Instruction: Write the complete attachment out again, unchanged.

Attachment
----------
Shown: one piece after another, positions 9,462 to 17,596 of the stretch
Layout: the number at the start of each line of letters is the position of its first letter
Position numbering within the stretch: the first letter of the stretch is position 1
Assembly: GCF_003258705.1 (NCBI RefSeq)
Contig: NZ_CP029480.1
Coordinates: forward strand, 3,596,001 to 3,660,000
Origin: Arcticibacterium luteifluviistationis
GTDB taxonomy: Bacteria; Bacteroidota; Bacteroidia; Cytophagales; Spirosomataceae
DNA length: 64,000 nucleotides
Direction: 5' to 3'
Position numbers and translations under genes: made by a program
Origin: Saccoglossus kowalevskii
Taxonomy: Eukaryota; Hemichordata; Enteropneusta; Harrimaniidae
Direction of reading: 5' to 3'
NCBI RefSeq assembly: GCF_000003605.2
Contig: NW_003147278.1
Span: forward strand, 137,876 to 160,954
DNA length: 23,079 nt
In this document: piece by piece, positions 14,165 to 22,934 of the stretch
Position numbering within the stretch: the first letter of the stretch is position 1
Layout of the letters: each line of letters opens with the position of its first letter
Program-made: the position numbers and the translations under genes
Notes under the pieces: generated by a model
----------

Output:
Shown: one piece after another, positions 9,462 to 17,596 of the stretch
Layout: the number at the start of each line of letters is the position of its first letter
Position numbering within the stretch: the first letter of the stretch is position 1
Assembly: GCF_003258705.1 (NCBI RefSeq)
Contig: NZ_CP029480.1
Coordinates: forward strand, 3,596,001 to 3,660,000
Origin: Arcticibacterium luteifluviistationis
GTDB taxonomy: Bacteria; Bacteroidota; Bacteroidia; Cytophagales; Spirosomataceae
DNA length: 64,000 nucleotides
Direction: 5' to 3'
Position numbers and translations under genes: made by a program
Origin: Saccoglossus kowalevskii
Taxonomy: Eukaryota; Hemichordata; Enteropneusta; Harrimaniidae
Direction of reading: 5' to 3'
NCBI RefSeq assembly: GCF_000003605.2
Contig: NW_003147278.1
Span: forward strand, 137,876 to 160,954
DNA length: 23,079 nt
In this document: piece by piece, positions 14,165 to 22,934 of the stretch
Position numbering within the stretch: the first letter of the stretch is position 1
Layout of the letters: each line of letters opens with the position of its first letter
Program-made: the position numbers and the translations under genes
Notes under the pieces: generated by a model